Book Image

DevOps Paradox

By : Viktor Farcic
Book Image

DevOps Paradox

By: Viktor Farcic

Overview of this book

DevOps promises to break down silos, uniting organizations to deliver high quality output in a cross-functional way. In reality it often results in confusion and new silos: pockets of DevOps practitioners fight the status quo, senior decision-makers demand DevOps paint jobs without committing to true change. Even a clear definition of what DevOps is remains elusive. In DevOps Paradox, top DevOps consultants, industry leaders, and founders reveal their own approaches to all aspects of DevOps implementation and operation. Surround yourself with expert DevOps advisors. Viktor Farcic draws on experts from across the industry to discuss how to introduce DevOps to chaotic organizations, align incentives between teams, and make use of the latest tools and techniques. With each expert offering their own opinions on what DevOps is and how to make it work, you will be able to form your own informed view of the importance and value of DevOps as we enter a new decade. If you want to see how real DevOps experts address the challenges and resolve the paradoxes, this book is for you.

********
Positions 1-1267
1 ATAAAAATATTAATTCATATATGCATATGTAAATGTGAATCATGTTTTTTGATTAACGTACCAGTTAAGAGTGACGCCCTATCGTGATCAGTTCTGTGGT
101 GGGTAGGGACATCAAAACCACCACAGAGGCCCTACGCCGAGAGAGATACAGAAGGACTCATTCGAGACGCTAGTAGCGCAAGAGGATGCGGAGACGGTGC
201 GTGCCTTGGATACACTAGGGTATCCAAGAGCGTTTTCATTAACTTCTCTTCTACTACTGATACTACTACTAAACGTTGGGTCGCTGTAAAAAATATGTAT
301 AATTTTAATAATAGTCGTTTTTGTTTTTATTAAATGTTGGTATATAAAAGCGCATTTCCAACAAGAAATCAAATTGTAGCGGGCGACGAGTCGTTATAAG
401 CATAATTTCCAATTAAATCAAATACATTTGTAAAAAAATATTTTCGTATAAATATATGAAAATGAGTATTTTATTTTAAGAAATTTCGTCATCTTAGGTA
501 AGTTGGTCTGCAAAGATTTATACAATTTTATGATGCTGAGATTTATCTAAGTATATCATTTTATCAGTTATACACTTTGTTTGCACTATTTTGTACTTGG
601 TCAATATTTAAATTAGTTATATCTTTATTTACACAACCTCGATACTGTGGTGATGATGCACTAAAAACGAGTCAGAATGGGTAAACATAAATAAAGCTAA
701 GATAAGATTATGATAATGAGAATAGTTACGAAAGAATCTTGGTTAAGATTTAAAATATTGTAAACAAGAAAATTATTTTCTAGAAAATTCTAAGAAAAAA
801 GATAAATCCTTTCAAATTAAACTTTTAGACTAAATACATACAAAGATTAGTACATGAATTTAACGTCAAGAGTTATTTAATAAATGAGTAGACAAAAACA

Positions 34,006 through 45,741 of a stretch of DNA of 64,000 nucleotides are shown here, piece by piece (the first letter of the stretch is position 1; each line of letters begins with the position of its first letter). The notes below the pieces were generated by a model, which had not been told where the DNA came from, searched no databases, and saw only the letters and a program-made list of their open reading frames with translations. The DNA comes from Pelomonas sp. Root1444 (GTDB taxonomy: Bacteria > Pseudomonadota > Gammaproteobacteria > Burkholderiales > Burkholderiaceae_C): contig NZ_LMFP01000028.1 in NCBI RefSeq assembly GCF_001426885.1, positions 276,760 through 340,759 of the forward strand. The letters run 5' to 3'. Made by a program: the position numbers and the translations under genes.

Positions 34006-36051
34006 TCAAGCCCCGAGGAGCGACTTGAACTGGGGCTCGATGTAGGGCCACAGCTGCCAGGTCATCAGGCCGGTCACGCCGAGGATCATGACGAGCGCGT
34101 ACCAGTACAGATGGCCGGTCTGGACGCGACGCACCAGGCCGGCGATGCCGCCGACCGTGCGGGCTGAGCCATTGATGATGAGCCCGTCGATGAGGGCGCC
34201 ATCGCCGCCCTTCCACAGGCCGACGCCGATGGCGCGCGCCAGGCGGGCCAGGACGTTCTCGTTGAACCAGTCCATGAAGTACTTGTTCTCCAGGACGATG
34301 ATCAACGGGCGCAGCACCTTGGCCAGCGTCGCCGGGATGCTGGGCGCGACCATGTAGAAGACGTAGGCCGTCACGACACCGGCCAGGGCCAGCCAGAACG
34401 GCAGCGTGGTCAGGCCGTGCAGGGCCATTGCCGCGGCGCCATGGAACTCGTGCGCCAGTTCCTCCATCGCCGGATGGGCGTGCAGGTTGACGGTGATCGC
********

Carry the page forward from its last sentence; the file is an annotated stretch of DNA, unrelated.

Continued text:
Table of Contents (21 chapters)

What is DevOps?

Viktor Farcic: Hello, James. I wanted to start our discussion with a question: what does DevOps mean to you? It's a question that I find fascinating because everyone I've interviewed for this book has given me a different answer.

James Turnbull: I'm not sure that there is a single description for DevOps anymore. I started talking about DevOps in 2009, and although I wasn't at the first DevOps event in Ghent, Belgium, that year, I was at the next one.

I think when it first started out, DevOps was really about trying to build bridges between operations and their functions and developers and their functions, which largely focused around the moment of handover where the code goes from being in development to being deployed and in production. Then from there, we analyzed a lot of the problems with that particular challenge and identified that some of the issues were cultural, some were technological, like automation and tooling, while other issues were process...